What if the country were a business?

If the U.S. government actually were a business, it’d have to issue a 10-K filing with regulators — a report to shareholders — and we’d all get a look at how the business is doing.

This morning, former Microsoft CEO Steve Ballmer unveiled the results of his project to do just that and it landed with a bit of a thud.

While Ballmer issued his 10-K — called USA Facts — he struck out and the one thing missing: a narrative to summarize how we’re doing.

Ballmer divided the country’s expenditures into four constitutional mission, CNBC reports:

* Establish justice and ensure domestic tranquility
* Provide for the common defense
* Promote the general welfare
* Secure the blessings of liberty to ourselves and our posterity.

The most expensive mission of the United States, according to Ballmer’s breakdown, is securing the blessings of liberty. That includes the nearly $800 billion in government spending on education at the state and local level, programs like Social Security and Medicare, programs advancing civil rights and economic mobility, as well as environmental protection and agriculture.

Promoting the general welfare encompasses programs maintaining standards of living like public housing and transfer programs, public health initiatives, economic programs and government-run businesses like post offices and hospitals. The armed forces, foreign affairs and border security fall under the “common defense” mission, while the justice system, consumer safeguards, child safety and emergency services are in the segment dedicated to establishing justice.

The lack of any analysis is by design, Ballmer told CNBC. It’s intended to give people with different political agendas the same set of “facts.”

The goal is to answer: (1) Where does the money come from? (2) Where does the money go? and (3) What’s the outcome?

“One of the problems with today’s political discourse is people snatch one number out of the air and not put it in any historical context or the context of other numbers,” he said.

Ballmer said he was surprised that there weren’t “that many bureaucrats” and that the number one sector of employment in our shared company is education.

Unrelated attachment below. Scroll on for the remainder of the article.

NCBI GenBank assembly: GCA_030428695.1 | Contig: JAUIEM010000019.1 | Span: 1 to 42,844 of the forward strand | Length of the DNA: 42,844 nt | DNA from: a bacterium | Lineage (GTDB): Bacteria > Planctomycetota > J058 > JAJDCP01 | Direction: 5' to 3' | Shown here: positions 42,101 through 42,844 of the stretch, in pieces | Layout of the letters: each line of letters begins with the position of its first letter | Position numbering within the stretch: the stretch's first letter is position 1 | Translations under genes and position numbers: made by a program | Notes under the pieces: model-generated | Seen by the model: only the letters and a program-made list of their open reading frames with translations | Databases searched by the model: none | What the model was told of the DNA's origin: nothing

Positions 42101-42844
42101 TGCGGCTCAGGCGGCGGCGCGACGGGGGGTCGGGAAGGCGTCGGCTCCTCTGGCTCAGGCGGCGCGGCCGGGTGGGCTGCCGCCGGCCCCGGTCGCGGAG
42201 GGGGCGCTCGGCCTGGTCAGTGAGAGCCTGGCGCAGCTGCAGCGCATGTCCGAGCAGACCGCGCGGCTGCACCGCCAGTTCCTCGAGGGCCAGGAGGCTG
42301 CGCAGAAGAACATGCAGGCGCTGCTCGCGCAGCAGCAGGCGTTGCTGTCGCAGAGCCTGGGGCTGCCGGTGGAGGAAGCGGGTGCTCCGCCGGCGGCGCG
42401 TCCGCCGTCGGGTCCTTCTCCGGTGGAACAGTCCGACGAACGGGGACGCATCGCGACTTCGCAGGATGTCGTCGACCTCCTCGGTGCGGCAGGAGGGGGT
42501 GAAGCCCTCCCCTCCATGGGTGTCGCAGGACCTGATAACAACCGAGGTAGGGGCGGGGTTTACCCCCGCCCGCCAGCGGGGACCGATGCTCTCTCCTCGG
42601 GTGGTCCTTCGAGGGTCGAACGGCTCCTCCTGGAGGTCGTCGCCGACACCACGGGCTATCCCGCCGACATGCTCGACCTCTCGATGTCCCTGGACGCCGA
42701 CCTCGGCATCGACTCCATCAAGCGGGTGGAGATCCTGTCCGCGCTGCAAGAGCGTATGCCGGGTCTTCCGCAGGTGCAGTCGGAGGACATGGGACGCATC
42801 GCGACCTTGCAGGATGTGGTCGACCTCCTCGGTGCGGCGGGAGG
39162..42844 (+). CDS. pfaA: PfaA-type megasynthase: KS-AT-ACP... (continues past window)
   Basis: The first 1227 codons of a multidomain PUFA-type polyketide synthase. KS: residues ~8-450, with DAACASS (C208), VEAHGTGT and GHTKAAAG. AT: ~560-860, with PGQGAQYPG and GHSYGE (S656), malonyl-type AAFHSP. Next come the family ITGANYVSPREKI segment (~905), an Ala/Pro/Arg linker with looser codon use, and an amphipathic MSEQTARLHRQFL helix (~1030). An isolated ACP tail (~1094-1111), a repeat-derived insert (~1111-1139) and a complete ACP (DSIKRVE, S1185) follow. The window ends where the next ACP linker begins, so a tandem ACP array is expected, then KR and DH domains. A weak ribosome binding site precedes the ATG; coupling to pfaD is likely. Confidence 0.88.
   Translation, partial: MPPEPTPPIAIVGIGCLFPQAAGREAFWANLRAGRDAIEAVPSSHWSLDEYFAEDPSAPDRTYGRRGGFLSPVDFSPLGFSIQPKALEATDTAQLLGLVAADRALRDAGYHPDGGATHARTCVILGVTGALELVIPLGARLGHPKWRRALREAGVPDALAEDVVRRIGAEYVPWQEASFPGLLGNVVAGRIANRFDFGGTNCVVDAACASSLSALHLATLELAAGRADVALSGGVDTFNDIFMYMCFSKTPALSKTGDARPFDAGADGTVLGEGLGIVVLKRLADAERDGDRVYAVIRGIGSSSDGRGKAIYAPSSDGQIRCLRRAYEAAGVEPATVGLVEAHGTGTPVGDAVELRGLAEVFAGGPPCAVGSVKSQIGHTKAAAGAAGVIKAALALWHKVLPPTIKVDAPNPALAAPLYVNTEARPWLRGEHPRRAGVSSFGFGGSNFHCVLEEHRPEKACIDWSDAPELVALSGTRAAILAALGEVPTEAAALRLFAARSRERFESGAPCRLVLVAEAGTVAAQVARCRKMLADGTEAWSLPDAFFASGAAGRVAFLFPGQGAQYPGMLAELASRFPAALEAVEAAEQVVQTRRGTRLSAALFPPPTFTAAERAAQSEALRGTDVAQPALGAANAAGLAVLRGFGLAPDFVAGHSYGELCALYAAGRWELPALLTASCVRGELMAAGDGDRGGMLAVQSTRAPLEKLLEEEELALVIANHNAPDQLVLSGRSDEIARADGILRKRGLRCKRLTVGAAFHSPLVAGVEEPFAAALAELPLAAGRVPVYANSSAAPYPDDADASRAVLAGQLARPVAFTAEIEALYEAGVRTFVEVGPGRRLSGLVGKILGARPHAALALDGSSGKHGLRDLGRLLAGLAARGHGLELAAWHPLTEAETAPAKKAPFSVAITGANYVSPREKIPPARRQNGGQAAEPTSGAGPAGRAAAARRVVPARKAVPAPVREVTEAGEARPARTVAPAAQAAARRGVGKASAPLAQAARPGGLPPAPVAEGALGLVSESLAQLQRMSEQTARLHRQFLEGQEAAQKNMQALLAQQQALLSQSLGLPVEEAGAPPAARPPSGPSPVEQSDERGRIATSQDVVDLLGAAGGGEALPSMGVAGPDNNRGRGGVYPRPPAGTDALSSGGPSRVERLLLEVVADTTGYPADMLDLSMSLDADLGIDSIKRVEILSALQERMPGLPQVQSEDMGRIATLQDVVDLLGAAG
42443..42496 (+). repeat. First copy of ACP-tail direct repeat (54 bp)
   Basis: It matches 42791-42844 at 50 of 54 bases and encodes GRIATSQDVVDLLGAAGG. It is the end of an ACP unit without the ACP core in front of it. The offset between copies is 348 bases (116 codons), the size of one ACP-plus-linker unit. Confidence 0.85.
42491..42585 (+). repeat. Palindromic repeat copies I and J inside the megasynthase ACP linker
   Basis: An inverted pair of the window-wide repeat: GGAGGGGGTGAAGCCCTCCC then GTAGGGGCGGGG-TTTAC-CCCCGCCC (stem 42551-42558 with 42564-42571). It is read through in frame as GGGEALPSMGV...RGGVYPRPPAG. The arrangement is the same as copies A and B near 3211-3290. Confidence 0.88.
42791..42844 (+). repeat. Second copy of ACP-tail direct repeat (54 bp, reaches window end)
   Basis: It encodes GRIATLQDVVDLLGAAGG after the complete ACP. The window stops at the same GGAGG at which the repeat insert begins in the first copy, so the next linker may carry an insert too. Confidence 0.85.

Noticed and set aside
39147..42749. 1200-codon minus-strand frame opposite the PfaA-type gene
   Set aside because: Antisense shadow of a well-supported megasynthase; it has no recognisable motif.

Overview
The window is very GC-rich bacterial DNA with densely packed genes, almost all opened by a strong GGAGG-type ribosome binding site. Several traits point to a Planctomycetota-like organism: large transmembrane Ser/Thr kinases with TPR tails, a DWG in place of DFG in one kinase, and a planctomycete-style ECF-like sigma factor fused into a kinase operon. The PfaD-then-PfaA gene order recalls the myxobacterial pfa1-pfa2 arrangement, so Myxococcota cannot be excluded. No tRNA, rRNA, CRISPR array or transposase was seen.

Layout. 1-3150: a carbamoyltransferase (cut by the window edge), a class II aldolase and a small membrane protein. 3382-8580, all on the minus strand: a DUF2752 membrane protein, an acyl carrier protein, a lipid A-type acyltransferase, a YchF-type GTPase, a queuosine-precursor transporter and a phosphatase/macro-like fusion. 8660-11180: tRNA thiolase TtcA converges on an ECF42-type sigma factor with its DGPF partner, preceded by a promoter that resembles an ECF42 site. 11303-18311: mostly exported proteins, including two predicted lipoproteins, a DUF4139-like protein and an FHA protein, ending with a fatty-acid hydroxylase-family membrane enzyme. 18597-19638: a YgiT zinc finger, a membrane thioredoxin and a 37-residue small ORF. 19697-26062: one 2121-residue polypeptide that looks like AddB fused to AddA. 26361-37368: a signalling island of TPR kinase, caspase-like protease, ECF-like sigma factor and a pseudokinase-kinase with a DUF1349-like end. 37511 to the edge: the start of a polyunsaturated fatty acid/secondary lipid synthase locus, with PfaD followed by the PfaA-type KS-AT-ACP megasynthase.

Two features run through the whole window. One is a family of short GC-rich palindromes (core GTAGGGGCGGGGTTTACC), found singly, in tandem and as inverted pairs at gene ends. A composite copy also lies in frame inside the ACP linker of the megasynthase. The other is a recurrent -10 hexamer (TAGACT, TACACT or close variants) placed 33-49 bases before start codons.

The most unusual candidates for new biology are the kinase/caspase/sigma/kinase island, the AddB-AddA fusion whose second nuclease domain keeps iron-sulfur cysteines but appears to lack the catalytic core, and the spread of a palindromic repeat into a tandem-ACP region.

The government is the top employer, compared to U.S. companies. Walmart is second.

It has more revenue, debt and more assets than any corporation, of course. But it trails in “executive compensation” because the top salary is about $400,000.

It’s taken Ballmer three years to do the research. His USAFacts website went live this morning. Almost immediately, it crashed.

Will it change the political discourse in the country? No. It would still require Americans to read and research factual data. That’s not the customers’ forte.

  • Mike Worcester
    • Al

      Nailed it.

  • MikeB

    There are many readable charts and graphs of government revenues and spending that are readily available. So Ballmer takes existing information, garbles it, and cannot produce a clean product to use.

    How Microsoft of him to do this.

    • You were able to get into the site? What’s your secret?

      • MikeB

        In now but slooowwwlllyyy loading.

        Repackaging existing data into a poor user experience.

        • you can take the boy out of Microsoft, but…

  • MrE85

    Asking why the government can’t be run like a business is a bit like asking why can’t a fish be more like a bicycle. Government and business are very different things, and should be. It comes from the conservative dogma that everything private enterprise does is good, and that government is inherent bad. Neither statement is true.